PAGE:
Fax is not a sexy technology – but it's still the most secure and reliable way to send important business documents, according to Vox Amvia's Boudje Giljam.
Vox Amvia, the fax division of independent telecommunications group Vox Telecom, manages fax services for more than 90% of South Africa's top 200 companies via its RightFax server technology.
"Email is fantastic for most business communication, but for anything that resembles a contract or agreement, fax is still the safest option," says Giljam. "Look at how email disclaimers always warn that email is not secure. It can be intercepted, tampered with, corrupted, lost, destroyed, arrive late or incomplete, or contain viruses. That's why investment houses and brokerages will only accept time-sensitive, action oriented messages like buy and sell orders via fax."
Giljam says fax messages are far harder to intercept or tamper with than email, and it is easier to maintain an audit trail. "A fax is delivered either instantly or not at all, and you know about it instantly. The audit trail is built in."
It's not just time sensitive and action oriented information that's better sent by fax, says Giljam. "Any communication that starts or ends a process, like a purchase order or credit application, needs a reliable delivery method. So does any communication that could form part of a legal agreement. If there are ever legal questions about exactly what was agreed, by whom and when, faxes carry high evidentiary weight – a judge will usually consider fax evidence as more reliable and trustworthy than email evidence."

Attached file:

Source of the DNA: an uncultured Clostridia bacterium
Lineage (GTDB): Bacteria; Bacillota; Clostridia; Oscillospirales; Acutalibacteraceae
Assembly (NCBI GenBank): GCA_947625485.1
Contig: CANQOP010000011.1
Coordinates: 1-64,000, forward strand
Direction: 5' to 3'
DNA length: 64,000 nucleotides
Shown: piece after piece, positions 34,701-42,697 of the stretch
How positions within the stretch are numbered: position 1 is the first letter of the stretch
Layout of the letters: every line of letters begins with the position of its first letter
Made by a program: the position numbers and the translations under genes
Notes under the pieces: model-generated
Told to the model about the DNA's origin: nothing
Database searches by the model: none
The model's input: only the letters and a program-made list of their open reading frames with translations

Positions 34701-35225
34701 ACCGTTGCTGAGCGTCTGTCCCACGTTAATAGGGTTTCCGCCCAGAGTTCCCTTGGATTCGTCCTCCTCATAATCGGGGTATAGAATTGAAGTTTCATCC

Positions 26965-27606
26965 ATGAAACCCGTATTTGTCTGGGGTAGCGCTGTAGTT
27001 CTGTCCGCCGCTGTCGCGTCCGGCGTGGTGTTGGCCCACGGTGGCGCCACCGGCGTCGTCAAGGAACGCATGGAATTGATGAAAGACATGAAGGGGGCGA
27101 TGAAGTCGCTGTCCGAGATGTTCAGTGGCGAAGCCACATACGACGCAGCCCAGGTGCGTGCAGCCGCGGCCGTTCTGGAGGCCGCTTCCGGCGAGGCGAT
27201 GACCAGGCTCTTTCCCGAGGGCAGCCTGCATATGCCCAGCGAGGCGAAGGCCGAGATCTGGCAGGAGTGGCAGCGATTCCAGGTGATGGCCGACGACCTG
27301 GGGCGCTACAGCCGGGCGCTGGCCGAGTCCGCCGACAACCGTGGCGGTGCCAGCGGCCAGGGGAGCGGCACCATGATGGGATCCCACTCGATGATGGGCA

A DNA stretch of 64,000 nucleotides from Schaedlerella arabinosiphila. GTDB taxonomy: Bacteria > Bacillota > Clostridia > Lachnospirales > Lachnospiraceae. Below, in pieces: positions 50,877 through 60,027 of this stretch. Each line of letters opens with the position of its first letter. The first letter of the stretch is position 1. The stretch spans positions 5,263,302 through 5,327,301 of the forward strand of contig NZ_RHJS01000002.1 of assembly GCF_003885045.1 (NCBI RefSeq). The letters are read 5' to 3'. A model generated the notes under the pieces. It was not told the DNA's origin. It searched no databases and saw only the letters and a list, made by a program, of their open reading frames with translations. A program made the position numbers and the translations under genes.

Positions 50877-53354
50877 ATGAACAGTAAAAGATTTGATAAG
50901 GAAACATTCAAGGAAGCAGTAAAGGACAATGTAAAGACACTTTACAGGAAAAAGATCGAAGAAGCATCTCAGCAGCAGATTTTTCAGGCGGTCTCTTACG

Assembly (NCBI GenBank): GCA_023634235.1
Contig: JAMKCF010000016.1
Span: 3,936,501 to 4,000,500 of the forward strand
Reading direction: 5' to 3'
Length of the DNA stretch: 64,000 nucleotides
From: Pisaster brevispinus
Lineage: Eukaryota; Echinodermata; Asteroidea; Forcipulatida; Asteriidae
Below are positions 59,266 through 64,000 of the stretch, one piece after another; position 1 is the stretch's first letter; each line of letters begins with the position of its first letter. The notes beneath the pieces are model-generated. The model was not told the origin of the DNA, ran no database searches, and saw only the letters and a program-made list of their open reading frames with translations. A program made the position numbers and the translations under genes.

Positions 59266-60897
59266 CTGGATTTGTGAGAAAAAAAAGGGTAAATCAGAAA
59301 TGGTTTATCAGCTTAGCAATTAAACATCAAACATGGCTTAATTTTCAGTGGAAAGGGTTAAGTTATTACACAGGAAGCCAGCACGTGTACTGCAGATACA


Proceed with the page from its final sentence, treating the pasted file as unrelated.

Keeping track of faxed documents on paper can be a problem, though. "If you're not managing your fax communication properly, then you're negating most of the advantages of using it," says Giljam. "That's why fax servers like RightFax are so widely used in banks and other large companies."
Without a fax server, says Giljam, fax can become almost as unreliable as email. "If everything goes to a fax machine, an important instruction can sit neglected until someone picks it up, or any passer-by can read confidential information while it's waiting. The problem is worst when the fax machine is a multi-function device that also serves the entire office as a printer and copier."
Fortunately, says Giljam, most of these multi-function devices can be connected to the office IP network – and because that's possible, they can also be connected to a fax server.
"Fax servers change the picture dramatically," he says. "They provide all the security and reliability of traditional fax, with a clear audit trail. They can route faxes to the most appropriate delivery point, notify key people of delivery, provide a searchable archive and even eliminate paper from the process entirely, by delivering each fax to a secure desktop inbox."